Blair was warned on illegality of Iraq war
FORMER British Prime Minister Tony Blair was warned two months before the invasion of Iraq that it would be illegal to go to war without United Nations' authority, the inquiry into the conflict heard yesterday.
Newly declassified papers showed Lord Goldsmith, then the attorney general, was initially "pessimistic" that there was sufficient legal basis for military action. However, after being urged to change his view by the then foreign secretary Jack Straw -- who warned against overly "dogmatic" legal advice -- he ruled it was lawful.
The inquiry heard how Mr Straw rejected the advice of his senior legal adviser at the Foreign Office, Michael Wood, that an invasion without a UN Security Council resolution autho-rising military action would be a "crime of aggression".
The inquiry also heard that No 10 had raised the prospect of going into Iraq without "international legal authority" for the use of force.
The extent of the concerns among government lawyers will intensify the pressure on both Lord Goldsmith, who gives evidence tomorrow, and Mr Blair, who appears on Friday.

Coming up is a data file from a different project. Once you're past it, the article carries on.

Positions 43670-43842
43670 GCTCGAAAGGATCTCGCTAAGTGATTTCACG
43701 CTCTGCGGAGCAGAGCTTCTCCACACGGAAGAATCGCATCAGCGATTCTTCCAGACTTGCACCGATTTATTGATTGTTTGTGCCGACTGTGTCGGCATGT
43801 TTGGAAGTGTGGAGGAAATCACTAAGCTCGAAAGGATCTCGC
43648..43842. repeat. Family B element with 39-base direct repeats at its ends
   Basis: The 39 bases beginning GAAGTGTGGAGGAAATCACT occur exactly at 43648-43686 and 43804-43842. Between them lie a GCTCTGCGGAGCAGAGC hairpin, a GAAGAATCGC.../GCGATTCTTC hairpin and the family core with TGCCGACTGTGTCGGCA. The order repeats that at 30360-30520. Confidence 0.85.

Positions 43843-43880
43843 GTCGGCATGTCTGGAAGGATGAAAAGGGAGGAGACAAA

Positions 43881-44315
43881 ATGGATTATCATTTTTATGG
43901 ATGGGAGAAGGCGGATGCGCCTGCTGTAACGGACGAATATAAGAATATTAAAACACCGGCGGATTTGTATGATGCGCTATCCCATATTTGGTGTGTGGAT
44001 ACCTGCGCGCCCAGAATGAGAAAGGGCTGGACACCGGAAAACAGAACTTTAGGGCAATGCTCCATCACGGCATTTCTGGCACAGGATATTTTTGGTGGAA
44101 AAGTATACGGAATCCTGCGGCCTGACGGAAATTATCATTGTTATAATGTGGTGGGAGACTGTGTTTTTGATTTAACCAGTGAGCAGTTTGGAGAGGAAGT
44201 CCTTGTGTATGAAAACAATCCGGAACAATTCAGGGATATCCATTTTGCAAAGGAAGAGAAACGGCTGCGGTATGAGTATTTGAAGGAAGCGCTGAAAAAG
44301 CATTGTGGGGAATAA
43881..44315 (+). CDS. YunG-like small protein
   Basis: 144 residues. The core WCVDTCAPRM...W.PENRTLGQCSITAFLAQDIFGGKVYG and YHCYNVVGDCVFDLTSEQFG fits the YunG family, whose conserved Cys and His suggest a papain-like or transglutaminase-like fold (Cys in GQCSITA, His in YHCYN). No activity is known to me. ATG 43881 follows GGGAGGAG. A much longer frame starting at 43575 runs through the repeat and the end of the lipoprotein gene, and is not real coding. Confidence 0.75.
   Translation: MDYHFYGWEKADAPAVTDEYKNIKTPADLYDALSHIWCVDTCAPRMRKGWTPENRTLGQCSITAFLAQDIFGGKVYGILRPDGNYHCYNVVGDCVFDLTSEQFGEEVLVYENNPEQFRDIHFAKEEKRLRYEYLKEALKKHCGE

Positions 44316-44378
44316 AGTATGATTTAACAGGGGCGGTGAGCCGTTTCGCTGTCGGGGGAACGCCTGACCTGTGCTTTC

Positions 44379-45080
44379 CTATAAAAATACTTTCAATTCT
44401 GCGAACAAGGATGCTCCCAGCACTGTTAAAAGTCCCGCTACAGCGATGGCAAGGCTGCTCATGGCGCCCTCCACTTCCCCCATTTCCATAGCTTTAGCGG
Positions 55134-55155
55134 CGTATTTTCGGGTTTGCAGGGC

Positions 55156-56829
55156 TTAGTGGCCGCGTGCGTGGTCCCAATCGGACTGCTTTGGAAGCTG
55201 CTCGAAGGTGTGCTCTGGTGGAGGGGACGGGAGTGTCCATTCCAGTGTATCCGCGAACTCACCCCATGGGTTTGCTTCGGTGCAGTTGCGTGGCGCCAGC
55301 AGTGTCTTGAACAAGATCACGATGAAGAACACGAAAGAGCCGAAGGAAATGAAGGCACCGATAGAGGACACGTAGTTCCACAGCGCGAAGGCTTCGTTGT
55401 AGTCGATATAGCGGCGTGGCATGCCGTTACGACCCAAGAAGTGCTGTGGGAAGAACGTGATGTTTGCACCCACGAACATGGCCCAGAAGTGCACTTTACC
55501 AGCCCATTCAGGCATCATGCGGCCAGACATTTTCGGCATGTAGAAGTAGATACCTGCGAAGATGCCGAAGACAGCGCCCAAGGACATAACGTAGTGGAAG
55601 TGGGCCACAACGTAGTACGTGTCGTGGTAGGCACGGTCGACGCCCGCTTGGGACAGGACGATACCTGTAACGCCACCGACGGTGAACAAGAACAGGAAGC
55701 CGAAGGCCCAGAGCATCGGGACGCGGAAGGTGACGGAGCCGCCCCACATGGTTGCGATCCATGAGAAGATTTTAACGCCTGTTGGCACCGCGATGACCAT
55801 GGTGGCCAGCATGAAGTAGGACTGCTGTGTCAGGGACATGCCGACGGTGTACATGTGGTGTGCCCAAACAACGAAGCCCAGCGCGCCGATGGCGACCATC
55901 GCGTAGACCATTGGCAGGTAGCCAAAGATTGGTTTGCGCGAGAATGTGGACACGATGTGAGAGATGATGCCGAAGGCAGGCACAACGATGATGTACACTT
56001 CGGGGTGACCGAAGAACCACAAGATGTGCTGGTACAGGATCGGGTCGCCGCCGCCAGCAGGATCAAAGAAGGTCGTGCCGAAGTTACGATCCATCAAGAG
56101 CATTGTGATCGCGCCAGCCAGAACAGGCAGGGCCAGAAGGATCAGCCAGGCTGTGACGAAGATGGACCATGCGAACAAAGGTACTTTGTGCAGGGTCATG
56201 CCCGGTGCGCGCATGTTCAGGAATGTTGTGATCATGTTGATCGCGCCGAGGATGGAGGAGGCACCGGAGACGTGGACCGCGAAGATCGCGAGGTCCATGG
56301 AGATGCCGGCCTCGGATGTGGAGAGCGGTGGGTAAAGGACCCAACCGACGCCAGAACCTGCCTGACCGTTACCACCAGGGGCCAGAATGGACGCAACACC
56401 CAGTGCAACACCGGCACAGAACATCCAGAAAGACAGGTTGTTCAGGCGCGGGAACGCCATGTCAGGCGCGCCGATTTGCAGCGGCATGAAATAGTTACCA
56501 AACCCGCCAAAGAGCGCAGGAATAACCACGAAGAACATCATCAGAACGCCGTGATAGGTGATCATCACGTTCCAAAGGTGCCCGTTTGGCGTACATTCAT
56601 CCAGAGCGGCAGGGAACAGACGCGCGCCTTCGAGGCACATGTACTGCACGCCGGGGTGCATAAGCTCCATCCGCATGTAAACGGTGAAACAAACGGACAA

Even while the negotiations were under way in October 2002 on Security Council resolution 1441 -- which required Iraq to give up its supposed weapons of mass destruction - Mr Wood said he was being asked about the consequences of invading without authority.
"This was a rather curious request and I am still not entirely sure what the purpose was," he said. "I think it was to send off to No 10 and it did go to No 10, who said 'Why has this been put in writing?'."
Following the passing of 1441 in November 2002, Lord Goldsmith expressed concern to Mr Straw that it was being seen in government as the legal justification for military action.